First-Mover Advantage is an idea that just won’t die. I hear it from every class of students, and each time I try to put a stake through its heart.
Here’s one more attempt in trying to explain why confusing testosterone with strategy is a bad idea.
First mover advantage–great bad idea
The phrase “first mover advantage” was first popularized in a 1988 paper by a Stanford Business School professor, David Montgomery, and his co-author, Marvin Lieberman.
This one phrase became the theoretical underpinning of the out-of-control spending of startups during the dot-com bubble. Over time the idea that winners in new markets are the ones who have been the first (not just early) entrants into their categories became unchallenged conventional wisdom in Silicon Valley. The only problem is that it’s simply not true.
The irony is that in a retrospective paper ten years later (1998),  the authors backed off from their claims. By then it was too late. Using this idea to differentiate themselves as the hot new Silicon Valley VCs, some of his former business school students made this phrase their rallying cry. Soon every other VC was using the phrase to justify the reckless “get big fast” strategies of dot-com startups during the Internet Bubble.
Fast Followers–a better idea
In fact, a 1993 paper by Peter N. Golder and Gerard J. Tellis had a much more accurate description of what happens to startup companies entering new markets. In their analysis Golder and Tellis found almost half of the market pioneers (First Movers) in their sample of 500 brands in 50 product categories failed. Even worse, the survivors’ mean market share was lower than found in other studies. Further, their study shows early market leaders (Fast Followers) have much greater long-term success; those in their sample entered the market an average of thirteen years later than the pioneers. What’s directly relevant from their work is a hierarchy showing what being first actually means for startups entering new or resegmented markets:
|Innovator||First to develop or patent an idea|
|Product Pioneer||First to have a working model|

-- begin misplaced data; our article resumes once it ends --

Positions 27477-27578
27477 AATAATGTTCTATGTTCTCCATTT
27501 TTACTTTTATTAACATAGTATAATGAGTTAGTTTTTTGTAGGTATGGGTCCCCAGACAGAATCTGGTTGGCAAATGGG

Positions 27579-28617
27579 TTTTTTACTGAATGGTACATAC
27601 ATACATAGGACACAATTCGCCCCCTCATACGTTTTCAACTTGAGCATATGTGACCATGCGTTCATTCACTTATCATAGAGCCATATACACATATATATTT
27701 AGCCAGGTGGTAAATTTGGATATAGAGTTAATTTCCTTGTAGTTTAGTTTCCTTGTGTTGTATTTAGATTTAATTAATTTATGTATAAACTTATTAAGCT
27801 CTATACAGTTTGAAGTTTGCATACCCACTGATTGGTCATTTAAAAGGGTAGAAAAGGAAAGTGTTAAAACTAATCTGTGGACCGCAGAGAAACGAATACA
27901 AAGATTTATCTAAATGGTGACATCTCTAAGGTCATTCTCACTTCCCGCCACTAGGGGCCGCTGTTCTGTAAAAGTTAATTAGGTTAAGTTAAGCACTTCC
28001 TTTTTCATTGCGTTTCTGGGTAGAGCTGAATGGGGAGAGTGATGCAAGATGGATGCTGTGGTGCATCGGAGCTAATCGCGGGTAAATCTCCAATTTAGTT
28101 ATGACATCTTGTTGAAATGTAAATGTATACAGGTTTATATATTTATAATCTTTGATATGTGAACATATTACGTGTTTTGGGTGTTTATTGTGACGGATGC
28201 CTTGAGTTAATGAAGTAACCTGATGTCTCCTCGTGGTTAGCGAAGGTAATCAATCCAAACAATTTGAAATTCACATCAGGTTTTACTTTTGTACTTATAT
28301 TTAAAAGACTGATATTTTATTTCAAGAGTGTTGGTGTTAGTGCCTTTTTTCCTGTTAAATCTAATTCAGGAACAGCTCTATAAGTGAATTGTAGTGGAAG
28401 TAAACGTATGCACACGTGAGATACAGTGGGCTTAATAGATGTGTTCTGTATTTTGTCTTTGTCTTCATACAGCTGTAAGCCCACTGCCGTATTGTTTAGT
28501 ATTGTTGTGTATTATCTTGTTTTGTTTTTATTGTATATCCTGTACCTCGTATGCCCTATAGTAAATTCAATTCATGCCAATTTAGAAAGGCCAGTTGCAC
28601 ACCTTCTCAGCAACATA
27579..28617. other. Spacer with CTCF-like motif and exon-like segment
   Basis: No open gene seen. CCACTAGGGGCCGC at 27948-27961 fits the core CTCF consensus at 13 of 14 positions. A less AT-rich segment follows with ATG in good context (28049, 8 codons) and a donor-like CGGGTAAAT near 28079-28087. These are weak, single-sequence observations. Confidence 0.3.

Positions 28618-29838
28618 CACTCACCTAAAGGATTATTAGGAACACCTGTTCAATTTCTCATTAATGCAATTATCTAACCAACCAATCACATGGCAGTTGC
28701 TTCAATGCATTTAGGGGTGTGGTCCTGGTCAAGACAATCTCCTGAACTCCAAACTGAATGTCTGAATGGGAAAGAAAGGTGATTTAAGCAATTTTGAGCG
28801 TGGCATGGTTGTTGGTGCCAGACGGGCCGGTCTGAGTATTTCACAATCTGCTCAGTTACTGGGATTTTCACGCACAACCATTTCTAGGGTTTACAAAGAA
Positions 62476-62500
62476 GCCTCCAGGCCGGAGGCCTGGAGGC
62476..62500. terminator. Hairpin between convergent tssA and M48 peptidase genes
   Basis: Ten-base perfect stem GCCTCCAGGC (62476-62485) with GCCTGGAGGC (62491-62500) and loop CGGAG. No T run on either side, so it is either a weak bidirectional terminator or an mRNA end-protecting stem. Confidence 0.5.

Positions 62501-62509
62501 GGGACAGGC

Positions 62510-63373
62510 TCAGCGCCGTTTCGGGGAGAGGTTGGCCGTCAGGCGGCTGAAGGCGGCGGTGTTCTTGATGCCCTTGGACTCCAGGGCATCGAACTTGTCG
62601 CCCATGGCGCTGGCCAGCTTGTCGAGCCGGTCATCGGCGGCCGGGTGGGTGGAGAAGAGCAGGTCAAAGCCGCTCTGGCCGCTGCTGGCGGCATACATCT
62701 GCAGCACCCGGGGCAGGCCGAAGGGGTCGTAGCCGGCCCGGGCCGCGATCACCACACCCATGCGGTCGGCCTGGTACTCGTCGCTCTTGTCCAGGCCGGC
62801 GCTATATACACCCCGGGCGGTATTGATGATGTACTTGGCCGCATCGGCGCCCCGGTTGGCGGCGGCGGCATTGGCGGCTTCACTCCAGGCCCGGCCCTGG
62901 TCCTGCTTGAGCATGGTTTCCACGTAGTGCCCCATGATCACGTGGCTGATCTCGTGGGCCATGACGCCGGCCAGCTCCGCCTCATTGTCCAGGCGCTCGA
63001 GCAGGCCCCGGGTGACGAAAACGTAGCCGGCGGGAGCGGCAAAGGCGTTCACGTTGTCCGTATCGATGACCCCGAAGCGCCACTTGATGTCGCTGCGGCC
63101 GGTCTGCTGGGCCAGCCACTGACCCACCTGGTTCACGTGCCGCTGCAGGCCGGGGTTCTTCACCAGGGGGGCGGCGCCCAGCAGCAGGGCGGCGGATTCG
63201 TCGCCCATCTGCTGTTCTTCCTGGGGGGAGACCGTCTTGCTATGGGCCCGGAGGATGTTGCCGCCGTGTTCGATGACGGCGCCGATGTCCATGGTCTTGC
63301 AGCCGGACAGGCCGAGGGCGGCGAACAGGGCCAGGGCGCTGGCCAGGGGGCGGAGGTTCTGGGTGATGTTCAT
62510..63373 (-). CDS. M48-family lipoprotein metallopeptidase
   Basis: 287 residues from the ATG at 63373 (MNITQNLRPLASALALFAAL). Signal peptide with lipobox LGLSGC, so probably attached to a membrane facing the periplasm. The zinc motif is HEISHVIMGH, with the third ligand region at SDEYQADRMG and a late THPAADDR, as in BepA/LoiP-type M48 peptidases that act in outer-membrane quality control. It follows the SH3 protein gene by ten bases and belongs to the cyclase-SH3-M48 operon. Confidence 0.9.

|First Mover||First to sell the product||47% failure rate|
|Fast Follower||Entered early but not first||8% failure rate|
The Race to Fail First
What this means is that first mover advantage (in the sense of literally trying to be the first one on a shelf or with a press release) is not real, and the race to be the first company into a new market can be destructive. Therefore, startups whose mantra is “we have to be first to market” usually lose. What startups lose sight of is there are very few cases where a second, third, or even tenth entrant cannot become a profitable or even dominant player. (The rules are different in the life-sciences arena.)
Ford vs. GM, Overture vs. Google
For example, Ford was the first successfully mass produced car in the United States. In 1921, Ford sold 900,000 Model Ts for 60 percent market share compared to General Motors 61,000 Chevys, a 6 percent market share. Over the next ten years, while Ford focused on cost reductions, General Motors built a diverse and differentiated product line. By 1931 GM had 31% of the market to Ford’s 28%, a lead it has never relinquished. Just to make the point that markets are never static, Toyota, a company that sold its first car designed for the U.S. market in 1964, is poised to surpass GM as the leader in the U.S. market. The issue is not being first to market, but understanding the type of market your company is going to enter.
If the car business is too removed from high tech as an example, how about the story of Overture. In 1998 Goto.com, a small startup (later Overture, now part of Yahoo!), created the pay per click search engine and advertising system and demo’d it at the TED conference.
It was not until October 2000 that Google offered its version of a pay per click advertising system -AdWords -allowing advertisers to create text ads for placement on the Google search engine.
Google is a $25 billion dollar company with most of its revenue from AdWords.
Overture was acquired by Yahoo for $1.6 billion.
Implicit Customer Discovery and Validation in Fast Followers
Why do fast followers win more often? It’s pretty simple. First Movers tend to launch without really fully understanding customer problems or the product features that solve those problems. They guess at their business model and then do premature, loud and aggressive Public Relations hype and early company launches and quickly burn through their cash.. This is a great strategy if there’s a bubble occurring in your market or you are going to bet it all on flipping your company for a sale. Otherwise the jury is in. There’s no advantage. 
Astute fast-followers recognize that part of Customer Discovery is learning from the first-mover by looking at the arrows in their backs. Then avoiding them.
- Believing in First Mover Advantage implies you understand your business model, customers problems and the features needed to solve those problems.
- That’s unlikely.
- Therefore you’re either going to burn through your cash or pray that the hype can help you can flip your company.
- None of the market leaders in technology were the first movers
 P. N. Golder and G. J. Tellis. 1993. “Pioneer Advantage: Marketing Logic or Marketing Legend?” Journal of Marketing Research, 30(2):158–170.
 Did First-Mover Advantage Survive the Dot-Com Crash? . M. Lieberman 2007
Reprinted from SteveBlank.com
Steve Blank is a prolific educator, thought leader and writer on Customer Development for Startups, the retired serial entrepreneur teaches, refines, writes and blogs on “Customer Development,” a rigorous methodology he developed to bring the “scientific method” to the typically chaotic, seemingly disorganized startup process. Now teaching Entrepreneurship at three major Universities, Blank is the author of Four Steps to the Epiphany. Follow him on Twitter @sgblank.